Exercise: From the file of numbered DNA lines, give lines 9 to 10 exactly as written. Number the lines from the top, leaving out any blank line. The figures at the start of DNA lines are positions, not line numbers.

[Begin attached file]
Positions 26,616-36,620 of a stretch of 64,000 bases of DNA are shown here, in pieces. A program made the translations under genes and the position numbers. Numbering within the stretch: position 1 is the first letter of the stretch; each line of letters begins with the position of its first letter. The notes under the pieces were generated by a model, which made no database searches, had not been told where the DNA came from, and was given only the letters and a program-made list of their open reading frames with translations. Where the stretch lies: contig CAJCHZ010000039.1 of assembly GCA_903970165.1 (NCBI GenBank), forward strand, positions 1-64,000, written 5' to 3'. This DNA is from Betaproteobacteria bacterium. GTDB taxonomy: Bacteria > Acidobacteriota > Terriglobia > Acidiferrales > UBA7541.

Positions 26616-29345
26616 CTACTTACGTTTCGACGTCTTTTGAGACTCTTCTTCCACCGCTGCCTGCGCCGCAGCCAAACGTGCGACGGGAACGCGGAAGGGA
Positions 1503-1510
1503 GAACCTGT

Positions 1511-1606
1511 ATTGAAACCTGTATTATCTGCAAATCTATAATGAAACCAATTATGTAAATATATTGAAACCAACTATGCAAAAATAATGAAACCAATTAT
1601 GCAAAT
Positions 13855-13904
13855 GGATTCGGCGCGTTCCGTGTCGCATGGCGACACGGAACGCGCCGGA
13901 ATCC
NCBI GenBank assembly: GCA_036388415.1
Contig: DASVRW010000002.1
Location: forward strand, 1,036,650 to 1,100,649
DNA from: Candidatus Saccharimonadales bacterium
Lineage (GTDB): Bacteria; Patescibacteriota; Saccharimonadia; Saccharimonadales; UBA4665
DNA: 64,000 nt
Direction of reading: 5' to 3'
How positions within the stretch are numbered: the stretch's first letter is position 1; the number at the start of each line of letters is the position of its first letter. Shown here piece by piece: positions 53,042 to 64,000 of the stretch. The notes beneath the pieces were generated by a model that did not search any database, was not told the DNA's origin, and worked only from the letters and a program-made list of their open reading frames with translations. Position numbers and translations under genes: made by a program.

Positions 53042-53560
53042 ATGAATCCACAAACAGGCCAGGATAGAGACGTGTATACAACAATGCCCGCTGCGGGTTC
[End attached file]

Positions 13855-13904
13855 GGATTCGGCGCGTTCCGTGTCGCATGGCGACACGGAACGCGCCGGA